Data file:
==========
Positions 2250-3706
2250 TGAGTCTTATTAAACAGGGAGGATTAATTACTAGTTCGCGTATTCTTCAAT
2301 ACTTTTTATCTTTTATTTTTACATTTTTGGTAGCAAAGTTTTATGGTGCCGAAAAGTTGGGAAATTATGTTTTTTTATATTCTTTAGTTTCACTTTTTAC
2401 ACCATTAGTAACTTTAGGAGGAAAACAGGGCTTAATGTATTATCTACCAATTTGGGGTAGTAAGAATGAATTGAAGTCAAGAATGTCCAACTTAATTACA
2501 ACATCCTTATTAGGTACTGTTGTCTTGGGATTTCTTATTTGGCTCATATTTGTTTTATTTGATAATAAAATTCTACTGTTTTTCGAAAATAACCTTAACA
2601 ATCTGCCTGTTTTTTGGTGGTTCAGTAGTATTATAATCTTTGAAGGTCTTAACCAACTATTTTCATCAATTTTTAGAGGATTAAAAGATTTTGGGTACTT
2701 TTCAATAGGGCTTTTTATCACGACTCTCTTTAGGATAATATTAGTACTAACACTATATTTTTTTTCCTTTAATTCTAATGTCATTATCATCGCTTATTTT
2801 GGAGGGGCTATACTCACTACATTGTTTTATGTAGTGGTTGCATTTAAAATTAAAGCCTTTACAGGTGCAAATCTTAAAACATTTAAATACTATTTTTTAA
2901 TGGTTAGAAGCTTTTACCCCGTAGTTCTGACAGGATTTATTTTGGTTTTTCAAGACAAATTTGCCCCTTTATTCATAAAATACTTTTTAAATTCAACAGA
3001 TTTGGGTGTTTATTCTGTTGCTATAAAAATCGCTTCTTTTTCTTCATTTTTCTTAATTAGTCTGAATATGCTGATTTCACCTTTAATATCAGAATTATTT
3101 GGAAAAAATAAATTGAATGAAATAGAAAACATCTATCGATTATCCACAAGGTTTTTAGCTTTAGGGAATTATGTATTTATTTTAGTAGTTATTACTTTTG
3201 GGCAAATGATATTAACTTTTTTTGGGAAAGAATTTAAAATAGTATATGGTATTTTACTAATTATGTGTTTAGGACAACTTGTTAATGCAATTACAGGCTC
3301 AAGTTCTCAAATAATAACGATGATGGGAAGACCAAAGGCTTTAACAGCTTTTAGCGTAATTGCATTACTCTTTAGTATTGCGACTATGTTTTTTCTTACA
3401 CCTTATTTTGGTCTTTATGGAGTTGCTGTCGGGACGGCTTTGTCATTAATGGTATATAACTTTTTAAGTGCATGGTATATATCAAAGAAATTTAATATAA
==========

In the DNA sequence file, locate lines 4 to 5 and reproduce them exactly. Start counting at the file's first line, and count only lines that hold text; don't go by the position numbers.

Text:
2401 ACCATTAGTAACTTTAGGAGGAAAACAGGGCTTAATGTATTATCTACCAATTTGGGGTAGTAAGAATGAATTGAAGTCAAGAATGTCCAACTTAATTACA
2501 ACATCCTTATTAGGTACTGTTGTCTTGGGATTTCTTATTTGGCTCATATTTGTTTTATTTGATAATAAAATTCTACTGTTTTTCGAAAATAACCTTAACA